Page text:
LAST week, the Labour government and the Green Party presented two bills dealing with medical cannabis.

We've all been asked some time: "Do you want the good news first or the bad?"

Well, first the good news -- it's welcome and long overdue that we're having this debate in the first place and the hope is that some sensible policy may eventually come out of it.

The bad news is in the quality of the debate, starting with assumptions that underlie the proposed legislation.

Both bills are flawed in that they're not headed with an addition to our medical pharmacopeia. Instead they are designed as Amendments to the Misuse of Drugs Act (1975).


In a continuing effort to stem the tide of male bovine excrement from its polluting effect on our stream of rational consciousness, let's all understand that, regardless of what opposition politicians claim, neither bill legalises cannabis. They both merely add an exemption from prosecution.

The Greens bill, the simpler of the two, did not pass. All of National and New Zealand First voted against. It would permit cannabis use as a medicine for various conditions including chronic pain, leaving the matter between a patient and her doctor.

Labour's bill, which passed and goes now to a select committee for further consideration and debate, is 12 pages in length. It contains fairly elaborate conditions for prescribing cannabis but essentially it restricts the medical use to terminally ill patients, those likely to die within a year.

It's notoriously difficult to predict just how long people with serious life-threatening illness will live, but if this becomes law, those who qualify for medicinal cannabis will be given an unwelcome bit of news.

As to death, itself, I'm hoping those very recent ads on testing people for drugs and highway safety are just coincidence, except they don't identify the drugs but do show someone smoking, the usual route for illicit cannabis.

Some facts from the United States Highway Safety Commission are probably applicable here -- 49 per cent of traffic fatalities occur in the presence of alcohol. The US state of Colorado, first to legalise recreational marijuana, has had no increase in highway deaths since legalisation. Compared with all other states its rate of highway fatality is about in the middle (24th of 50).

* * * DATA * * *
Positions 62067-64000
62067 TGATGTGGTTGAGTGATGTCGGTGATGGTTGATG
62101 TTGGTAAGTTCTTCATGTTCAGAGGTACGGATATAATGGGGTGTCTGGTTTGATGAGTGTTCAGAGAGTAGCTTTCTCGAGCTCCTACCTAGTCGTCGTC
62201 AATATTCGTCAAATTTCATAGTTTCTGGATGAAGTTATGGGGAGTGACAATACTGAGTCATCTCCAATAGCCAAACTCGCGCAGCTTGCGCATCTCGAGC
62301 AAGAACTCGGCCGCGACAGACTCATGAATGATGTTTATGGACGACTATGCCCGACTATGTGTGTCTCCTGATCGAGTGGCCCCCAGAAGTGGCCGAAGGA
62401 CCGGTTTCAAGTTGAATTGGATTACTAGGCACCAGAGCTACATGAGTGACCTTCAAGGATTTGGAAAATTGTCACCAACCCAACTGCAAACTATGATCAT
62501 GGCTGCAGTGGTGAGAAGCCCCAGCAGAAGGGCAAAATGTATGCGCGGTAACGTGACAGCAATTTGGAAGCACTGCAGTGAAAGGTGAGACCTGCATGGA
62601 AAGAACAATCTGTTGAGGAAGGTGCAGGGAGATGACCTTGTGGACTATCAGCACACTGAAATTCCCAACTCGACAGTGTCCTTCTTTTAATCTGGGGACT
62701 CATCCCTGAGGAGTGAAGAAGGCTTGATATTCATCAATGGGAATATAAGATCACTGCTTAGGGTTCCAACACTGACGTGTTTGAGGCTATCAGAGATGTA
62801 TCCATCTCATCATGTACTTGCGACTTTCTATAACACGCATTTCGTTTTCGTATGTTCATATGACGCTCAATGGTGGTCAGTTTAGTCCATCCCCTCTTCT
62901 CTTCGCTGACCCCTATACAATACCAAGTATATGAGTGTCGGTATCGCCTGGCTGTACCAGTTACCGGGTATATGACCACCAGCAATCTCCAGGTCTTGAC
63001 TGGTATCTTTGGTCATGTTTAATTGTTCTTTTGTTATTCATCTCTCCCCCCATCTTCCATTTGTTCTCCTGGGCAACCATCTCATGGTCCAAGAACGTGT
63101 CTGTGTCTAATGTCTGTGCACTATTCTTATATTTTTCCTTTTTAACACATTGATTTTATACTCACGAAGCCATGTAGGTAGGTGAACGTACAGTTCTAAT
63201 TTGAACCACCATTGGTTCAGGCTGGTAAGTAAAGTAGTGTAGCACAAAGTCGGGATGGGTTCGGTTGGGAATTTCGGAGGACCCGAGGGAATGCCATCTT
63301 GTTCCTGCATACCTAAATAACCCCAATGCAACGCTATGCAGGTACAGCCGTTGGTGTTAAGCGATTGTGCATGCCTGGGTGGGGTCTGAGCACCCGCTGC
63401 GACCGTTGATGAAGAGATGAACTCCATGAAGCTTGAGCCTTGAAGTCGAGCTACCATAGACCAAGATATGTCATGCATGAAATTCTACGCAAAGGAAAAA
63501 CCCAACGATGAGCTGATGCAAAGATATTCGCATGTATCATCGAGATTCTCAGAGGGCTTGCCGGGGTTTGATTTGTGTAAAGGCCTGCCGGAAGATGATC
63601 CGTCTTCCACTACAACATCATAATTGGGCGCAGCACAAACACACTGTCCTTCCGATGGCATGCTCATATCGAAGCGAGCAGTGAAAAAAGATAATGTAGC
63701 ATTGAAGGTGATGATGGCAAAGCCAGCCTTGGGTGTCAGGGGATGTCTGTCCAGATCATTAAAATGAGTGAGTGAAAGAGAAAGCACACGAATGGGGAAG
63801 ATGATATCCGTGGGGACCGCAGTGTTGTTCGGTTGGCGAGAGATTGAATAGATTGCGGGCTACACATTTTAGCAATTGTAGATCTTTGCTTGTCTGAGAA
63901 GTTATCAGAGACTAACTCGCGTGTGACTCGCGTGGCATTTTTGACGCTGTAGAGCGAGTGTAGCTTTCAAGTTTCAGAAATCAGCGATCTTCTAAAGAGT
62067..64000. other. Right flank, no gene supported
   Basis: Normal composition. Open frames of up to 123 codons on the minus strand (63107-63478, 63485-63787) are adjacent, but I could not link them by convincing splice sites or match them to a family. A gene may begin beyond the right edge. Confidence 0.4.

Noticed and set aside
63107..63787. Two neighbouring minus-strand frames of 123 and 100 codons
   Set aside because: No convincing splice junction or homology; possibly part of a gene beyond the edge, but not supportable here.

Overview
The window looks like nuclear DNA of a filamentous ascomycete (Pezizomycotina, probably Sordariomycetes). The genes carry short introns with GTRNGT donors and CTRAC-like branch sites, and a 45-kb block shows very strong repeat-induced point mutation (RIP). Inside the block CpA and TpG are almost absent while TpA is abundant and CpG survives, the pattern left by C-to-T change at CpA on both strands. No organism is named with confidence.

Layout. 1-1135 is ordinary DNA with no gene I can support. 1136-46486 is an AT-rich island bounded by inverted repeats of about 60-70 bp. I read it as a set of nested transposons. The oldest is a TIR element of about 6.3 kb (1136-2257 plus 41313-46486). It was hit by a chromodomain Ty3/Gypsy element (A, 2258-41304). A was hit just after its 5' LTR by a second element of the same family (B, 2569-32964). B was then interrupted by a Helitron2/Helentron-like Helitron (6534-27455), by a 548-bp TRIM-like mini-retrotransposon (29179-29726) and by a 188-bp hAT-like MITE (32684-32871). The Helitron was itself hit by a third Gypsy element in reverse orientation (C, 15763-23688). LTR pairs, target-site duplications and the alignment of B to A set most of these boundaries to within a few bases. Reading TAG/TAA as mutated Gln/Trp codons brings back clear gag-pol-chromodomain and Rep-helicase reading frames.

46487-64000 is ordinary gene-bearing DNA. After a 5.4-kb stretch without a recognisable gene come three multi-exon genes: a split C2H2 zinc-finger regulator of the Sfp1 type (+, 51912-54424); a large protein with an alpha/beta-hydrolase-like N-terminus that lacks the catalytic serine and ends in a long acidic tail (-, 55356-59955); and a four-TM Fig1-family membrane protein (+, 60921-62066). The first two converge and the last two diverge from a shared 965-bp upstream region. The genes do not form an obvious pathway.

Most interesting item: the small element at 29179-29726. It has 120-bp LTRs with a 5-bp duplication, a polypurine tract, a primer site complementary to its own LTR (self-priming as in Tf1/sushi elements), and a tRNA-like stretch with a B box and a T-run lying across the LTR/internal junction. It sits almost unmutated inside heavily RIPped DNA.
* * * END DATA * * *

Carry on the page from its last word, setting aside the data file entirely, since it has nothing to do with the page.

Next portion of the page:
Moreover, while a litre of (legal) vodka, consumed quickly, can be fatal, no credible evidence exists of death from cannabis alone.

Our MPs, known generally for their alcohol tolerance, did not acquit themselves well in the debate. Local National MP Harete Hipango voted against.

Some objected that the bill lacked sufficient regulatory framework. That's rich coming from a government whose deregulatory zeal for business contributed to the Pike River disaster.

As 78 per cent of New Zealanders favored the Greens bill, we might consider a few facts that those opposed choose to ignore.


Cannabis has an established history of effectiveness in helping in the treatment of many conditions, including the prevention of blindness in glaucoma, alleviation of muscular spasticity in multiple sclerosis, improvement of rigidity in Parkinson's disease, appetite enhancement due to its loss from cancer treatment and chronic pain.

Despite the efforts of opponents in the US pharmaceutical-law enforcement-prison complex, the data for positive results is coming out of the 29 US states that have established medical cannabis.

In those states, the rate of mortality from opioids has decreased by 25 per cent making it clear that cannabis has a role in prevention and treatment of opioid abuse.

These cannabis bills are disappointing. We need a new public health framework, not one rooted in the war on drugs imported from the US, which itself reflects both racism and economic bias.

Whites and minorities in the US use marijuana to the same extent, yet the arrest and incarceration for people of colour and Latinos is three times that of whites. While the same applies here, we have the opportunity to do better, to let science and compassion guide our judgment and our decisions.

All we need, to quote another PM, is to "get some guts".

Jay Kuten
Jay Kuten

Jay Kuten is an American-trained forensic psychiatrist who emigrated to New Zealand for the fly fishing. He spent 40 years comforting the afflicted and intends to spend the rest afflicting the comfortable.